Wilkes students unite against systemic hate and racism
The killings of George Floyd, Breonna Taylor, Rayshard Brooks and Ahmaud Arbery rocked the nation and lead to honest conversations about how the nation can resolve racial divide. At Wilkes, it led to a semester of advocacy, peace and unity.
The most recent efforts kicked off in June with a virtual town hall meeting hosted by the Multicultural Student Coalition. More than 40 students, faculty and administrators convened on Zoom to begin a dialogue about race on campus. The event also promoted a series of initiatives to raise awareness and educate the campus community. During the town hall, students talked about the challenges of being a Black student on a predominately white campus and about finding their place in the Wilkes community.
Related: Wilkes Senior Moustafa Almeky Finds Role as Ally in Fight for Racial Justice
In September, a blanket of silence enveloped the Wilkes campus during a Black Lives Matter silent protest. Over 200 students, faculty and staff members held signs at various campus locations throughout the day to bring awareness to incidents of hatred and racially motivated violence. The event was organized by Wilkes seniors Brianna Rowland and Morgan Burton from the Multicultural Student Coalition who encouraged others to wear black in solidarity with the Black community and create their own posters of support.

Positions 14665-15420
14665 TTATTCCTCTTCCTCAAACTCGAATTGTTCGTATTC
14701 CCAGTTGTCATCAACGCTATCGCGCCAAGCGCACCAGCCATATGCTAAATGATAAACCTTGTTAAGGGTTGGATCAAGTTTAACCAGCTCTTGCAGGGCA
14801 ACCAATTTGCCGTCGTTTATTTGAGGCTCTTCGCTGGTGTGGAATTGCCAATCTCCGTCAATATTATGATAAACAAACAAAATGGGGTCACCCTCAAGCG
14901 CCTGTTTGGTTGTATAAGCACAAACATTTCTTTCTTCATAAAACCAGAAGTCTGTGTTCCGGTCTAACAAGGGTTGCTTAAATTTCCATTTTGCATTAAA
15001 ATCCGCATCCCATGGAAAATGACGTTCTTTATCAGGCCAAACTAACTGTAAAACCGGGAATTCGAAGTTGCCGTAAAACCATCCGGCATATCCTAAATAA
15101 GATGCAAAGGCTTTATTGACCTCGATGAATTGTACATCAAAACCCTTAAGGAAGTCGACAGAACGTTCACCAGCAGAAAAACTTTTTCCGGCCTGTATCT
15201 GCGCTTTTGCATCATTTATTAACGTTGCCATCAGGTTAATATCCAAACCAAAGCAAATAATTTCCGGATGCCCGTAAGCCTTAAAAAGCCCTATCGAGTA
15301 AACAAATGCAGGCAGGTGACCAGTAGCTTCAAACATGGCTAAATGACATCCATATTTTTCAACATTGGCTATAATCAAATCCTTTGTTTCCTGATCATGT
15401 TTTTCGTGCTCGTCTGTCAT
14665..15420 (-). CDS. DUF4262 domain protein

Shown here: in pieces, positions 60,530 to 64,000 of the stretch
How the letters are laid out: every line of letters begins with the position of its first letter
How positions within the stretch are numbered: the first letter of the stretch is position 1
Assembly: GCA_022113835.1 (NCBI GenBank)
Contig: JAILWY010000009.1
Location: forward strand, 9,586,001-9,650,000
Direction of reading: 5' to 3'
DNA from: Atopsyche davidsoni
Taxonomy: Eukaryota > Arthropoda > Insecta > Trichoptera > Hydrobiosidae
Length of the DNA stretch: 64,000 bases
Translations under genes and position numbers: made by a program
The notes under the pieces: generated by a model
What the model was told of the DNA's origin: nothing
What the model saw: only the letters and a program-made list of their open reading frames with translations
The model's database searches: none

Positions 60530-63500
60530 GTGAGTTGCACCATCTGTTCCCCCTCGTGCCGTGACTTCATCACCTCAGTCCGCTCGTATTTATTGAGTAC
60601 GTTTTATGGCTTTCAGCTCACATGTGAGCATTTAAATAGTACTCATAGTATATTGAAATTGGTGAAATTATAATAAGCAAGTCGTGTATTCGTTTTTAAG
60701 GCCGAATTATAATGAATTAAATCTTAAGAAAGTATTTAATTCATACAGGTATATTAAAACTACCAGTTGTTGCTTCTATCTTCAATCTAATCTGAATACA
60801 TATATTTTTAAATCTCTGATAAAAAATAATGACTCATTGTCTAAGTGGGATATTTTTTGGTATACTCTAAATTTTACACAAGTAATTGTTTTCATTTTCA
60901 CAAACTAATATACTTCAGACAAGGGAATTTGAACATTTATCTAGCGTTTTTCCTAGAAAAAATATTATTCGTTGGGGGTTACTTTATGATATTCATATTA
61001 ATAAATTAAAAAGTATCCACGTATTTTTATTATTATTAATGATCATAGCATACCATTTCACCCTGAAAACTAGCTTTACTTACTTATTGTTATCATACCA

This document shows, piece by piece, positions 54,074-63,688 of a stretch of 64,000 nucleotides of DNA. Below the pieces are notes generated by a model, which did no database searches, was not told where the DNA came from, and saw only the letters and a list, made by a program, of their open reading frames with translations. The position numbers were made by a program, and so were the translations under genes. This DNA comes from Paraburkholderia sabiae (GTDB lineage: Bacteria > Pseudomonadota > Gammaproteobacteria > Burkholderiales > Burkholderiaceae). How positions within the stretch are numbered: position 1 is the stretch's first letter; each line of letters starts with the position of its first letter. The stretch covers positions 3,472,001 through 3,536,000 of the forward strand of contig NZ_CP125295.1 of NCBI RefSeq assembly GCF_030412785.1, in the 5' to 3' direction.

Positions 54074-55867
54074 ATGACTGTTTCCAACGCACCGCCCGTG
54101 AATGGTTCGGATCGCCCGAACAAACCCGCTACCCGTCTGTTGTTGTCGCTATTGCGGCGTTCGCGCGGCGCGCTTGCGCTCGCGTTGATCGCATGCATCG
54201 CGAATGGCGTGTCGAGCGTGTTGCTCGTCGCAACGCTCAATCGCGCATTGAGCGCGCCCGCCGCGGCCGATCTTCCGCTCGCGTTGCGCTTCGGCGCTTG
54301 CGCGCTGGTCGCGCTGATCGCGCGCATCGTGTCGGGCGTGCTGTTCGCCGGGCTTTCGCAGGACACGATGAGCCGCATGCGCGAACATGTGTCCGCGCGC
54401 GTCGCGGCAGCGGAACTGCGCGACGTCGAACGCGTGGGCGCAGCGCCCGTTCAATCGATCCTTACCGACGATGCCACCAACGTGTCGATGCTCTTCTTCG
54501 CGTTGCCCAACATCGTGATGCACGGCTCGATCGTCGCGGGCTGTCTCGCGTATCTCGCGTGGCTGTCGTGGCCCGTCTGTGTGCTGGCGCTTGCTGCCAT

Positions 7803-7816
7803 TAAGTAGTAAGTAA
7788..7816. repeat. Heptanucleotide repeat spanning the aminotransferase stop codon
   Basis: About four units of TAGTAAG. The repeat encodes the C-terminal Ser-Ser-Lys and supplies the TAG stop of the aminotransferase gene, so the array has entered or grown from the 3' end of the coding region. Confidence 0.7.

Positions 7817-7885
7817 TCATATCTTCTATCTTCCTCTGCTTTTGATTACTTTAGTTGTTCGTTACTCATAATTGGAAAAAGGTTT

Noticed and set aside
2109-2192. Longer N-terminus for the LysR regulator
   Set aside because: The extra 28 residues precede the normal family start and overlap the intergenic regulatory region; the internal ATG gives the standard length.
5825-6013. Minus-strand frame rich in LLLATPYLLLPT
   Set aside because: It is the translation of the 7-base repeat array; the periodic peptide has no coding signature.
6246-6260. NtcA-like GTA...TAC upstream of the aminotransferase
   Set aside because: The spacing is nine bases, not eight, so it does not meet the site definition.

Several weeks later, student-athletes held a candlelit vigil at the Ralston Athletic Complex. Organized by members of the football team in conjunction with Wilkes Office of Diversity Initiatives, the vigil balanced high participation with mandatory masks and social distancing. Remarks were delivered by students Morgan Burton and Richard Ermeus and by Sharee Clark, from the Freedom Fighters of Wilkes Barre. Vocal performances were given by Dr. Helen Davis and first-year student Kathrine Ermeus. The ceremony concluded with eight minutes of candlelit silence.
All of this was after Wilkes’ board of trustees created the Racial Justice and Inclusion Fund. Created in response to the acts of racial violence, the fund creates opportunities on campus to promote awareness of social justice, equity, diversity and to fight acts of hatred. Planning continues on the best ways to use these funds amid the pandemic.
In his announcement of the fund to the Wilkes community, Board of Trustee chair, Bill Miller ‘81, wrote: “We all have a personal stake in these critical issues and, collectively, can change society through unity amidst diversity… Together as trustees, administrators, faculty, staff and students at Wilkes, we will be a force for good, supporting those who face injustice, discrimination and violence.”
To learn more about the Racial Justice and Inclusion Fund and all giving opportunities, click here.